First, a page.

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FAQ ID:91751

What is the FMAP applicable for medical assistance authorized under section 1903(v)(2) of the Social Security Act that may be provided to low-income adults with income up to 133 percent FPL?

Section 1903(v)(2) of the Social Security Act limits the availability of federal Medicaid matching funds for states' expenditures for medical assistance for certain individuals to expenditures for services furnished to treat an emergency medical condition. If such individuals meet the eligibility criteria for the Medicaid new adult group in the state to be considered "newly eligible" under the state's FMAP methodology for the new adult group, state expenditures consistent with section 1903(v) are matched at the newly eligible FMAP described in section 1905(y). This treatment for purposes of federal reimbursement is consistent with current law and regulation.

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FAQ ID:91756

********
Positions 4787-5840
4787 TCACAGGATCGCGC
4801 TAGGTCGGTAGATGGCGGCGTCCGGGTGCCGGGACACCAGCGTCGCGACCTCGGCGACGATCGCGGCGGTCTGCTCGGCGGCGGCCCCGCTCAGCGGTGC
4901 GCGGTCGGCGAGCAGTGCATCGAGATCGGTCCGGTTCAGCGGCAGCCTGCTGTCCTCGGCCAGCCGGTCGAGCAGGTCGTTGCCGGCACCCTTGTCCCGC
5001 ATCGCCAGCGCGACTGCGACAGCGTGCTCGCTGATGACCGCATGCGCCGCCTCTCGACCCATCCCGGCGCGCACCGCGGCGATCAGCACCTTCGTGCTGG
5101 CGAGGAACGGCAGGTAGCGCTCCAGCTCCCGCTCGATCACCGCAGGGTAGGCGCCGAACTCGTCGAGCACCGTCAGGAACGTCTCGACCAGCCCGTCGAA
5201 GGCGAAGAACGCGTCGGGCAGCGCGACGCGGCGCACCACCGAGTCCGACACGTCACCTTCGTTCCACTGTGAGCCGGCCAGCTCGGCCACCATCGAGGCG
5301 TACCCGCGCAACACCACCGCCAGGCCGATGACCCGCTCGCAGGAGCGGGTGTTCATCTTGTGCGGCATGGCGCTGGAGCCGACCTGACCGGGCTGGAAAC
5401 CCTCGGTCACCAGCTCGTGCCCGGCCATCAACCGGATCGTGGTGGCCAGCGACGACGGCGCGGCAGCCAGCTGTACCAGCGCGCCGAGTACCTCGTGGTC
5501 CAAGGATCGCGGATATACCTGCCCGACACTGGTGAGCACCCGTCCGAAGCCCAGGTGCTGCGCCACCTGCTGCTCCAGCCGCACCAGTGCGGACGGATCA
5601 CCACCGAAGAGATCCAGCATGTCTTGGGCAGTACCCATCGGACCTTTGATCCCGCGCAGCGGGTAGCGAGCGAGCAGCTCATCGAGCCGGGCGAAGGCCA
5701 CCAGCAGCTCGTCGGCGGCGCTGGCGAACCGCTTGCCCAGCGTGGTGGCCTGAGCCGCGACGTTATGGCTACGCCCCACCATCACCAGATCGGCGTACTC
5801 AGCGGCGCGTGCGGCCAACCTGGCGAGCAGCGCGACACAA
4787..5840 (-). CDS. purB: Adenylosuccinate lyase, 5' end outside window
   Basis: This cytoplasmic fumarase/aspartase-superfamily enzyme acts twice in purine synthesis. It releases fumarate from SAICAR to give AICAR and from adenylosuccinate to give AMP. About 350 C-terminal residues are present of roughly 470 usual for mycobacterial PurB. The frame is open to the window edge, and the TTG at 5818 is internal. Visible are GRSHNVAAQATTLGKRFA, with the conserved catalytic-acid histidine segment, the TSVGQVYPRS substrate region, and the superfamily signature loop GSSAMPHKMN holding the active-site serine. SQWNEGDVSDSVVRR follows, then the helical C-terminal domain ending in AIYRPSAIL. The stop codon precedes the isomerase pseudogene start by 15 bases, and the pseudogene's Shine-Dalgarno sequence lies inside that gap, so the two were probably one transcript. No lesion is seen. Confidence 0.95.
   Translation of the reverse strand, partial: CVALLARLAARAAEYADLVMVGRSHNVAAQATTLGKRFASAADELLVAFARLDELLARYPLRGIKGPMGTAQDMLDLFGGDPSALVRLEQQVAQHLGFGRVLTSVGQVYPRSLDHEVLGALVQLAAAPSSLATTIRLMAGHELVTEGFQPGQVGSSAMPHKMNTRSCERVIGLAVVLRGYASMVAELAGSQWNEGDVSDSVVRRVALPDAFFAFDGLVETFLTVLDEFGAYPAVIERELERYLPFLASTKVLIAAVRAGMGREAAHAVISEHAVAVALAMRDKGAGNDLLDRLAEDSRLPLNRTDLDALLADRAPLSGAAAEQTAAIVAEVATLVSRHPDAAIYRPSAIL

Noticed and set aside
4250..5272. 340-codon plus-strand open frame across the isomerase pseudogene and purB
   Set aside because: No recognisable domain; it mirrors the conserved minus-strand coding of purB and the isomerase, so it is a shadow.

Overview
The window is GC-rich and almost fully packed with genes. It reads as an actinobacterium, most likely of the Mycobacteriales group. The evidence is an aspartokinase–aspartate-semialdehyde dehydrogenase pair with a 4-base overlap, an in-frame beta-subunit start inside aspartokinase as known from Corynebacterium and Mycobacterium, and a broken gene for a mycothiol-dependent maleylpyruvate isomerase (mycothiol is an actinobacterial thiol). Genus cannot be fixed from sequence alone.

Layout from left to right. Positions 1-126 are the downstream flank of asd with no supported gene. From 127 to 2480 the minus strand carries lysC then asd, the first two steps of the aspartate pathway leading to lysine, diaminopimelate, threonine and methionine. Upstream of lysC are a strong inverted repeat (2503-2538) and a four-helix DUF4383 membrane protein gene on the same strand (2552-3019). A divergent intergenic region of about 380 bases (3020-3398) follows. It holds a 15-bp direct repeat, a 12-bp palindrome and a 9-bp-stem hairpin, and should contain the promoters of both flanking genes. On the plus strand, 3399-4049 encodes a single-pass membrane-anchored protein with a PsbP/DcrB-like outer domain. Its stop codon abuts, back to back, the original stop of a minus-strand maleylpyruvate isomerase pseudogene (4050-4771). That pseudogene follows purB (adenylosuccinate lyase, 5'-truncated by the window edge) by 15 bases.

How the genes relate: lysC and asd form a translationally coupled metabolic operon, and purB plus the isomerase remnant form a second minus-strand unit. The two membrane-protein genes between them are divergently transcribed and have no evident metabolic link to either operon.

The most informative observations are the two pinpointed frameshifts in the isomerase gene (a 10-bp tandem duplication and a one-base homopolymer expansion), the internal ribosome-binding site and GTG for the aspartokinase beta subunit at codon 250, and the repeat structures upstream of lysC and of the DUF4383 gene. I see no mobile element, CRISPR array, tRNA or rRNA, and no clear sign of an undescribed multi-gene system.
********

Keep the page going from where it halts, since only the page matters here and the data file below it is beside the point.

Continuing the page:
Who is eligible under the eligibility group for former foster care children?

Section 2004 of the Affordable Care Act added a new mandatory group for former foster care children at section 1902(a)(10)(A)(i)(IX) of the Social Security Act (the Act). Proposed 42 CFR 435.150 of the January 22, 2013 proposed rule, available at http://www.gpo.gov/fdsys/pkg/FR2013-01-22/pdf/2013-00659.pdf, would codify the provisions of section 1902(a)(10)(A)(i)(IX). Under the statute, states must cover individuals under age 26 who were both enrolled in Medicaid and in foster care under the responsibility of the state or tribe upon attaining either age 18 or such higher age as the state or tribe has elected for termination of federal foster care assistance under title IV-E. We are interpreting the statute also to permit states, at their option, to cover individuals who were in foster care and receiving Medicaid in another state upon turning 18 or "aging out" of foster care in the other state, but are not required to do so. There is no income test for eligibility under this group.

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FAQ ID:91761

Can states cover individuals who left foster care before age 18, or who were not in foster care and Medicaid either upon turning 18 or upon "aging out" of foster care at a higher age, under this group?